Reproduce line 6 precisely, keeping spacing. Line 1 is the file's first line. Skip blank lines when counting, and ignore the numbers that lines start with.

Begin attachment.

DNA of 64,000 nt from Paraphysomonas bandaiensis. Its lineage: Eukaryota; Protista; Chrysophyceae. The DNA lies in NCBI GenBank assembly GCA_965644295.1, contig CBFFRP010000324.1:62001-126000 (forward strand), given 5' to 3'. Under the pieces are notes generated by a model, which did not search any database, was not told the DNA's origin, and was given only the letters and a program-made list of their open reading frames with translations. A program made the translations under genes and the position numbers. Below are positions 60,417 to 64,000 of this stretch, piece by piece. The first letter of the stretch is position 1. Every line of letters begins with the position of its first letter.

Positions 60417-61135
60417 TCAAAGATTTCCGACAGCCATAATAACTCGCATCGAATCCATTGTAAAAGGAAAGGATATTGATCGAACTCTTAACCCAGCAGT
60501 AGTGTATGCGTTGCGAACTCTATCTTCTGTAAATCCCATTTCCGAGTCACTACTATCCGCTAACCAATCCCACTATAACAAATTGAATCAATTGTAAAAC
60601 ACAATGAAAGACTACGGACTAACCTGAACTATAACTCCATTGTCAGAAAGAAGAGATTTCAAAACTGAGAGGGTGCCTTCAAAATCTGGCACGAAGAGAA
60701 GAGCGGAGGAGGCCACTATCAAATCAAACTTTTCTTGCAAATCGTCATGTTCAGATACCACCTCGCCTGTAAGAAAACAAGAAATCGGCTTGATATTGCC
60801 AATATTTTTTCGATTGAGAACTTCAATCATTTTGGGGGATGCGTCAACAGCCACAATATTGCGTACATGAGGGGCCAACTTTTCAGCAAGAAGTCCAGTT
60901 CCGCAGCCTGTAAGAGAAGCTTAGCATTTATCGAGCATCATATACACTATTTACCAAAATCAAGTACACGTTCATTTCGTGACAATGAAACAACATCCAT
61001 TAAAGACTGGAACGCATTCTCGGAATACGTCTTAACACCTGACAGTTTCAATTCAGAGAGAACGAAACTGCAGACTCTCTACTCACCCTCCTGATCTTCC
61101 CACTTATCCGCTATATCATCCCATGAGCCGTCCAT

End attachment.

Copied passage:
60701 GAGCGGAGGAGGCCACTATCAAATCAAACTTTTCTTGCAAATCGTCATGTTCAGATACCACCTCGCCTGTAAGAAAACAAGAAATCGGCTTGATATTGCC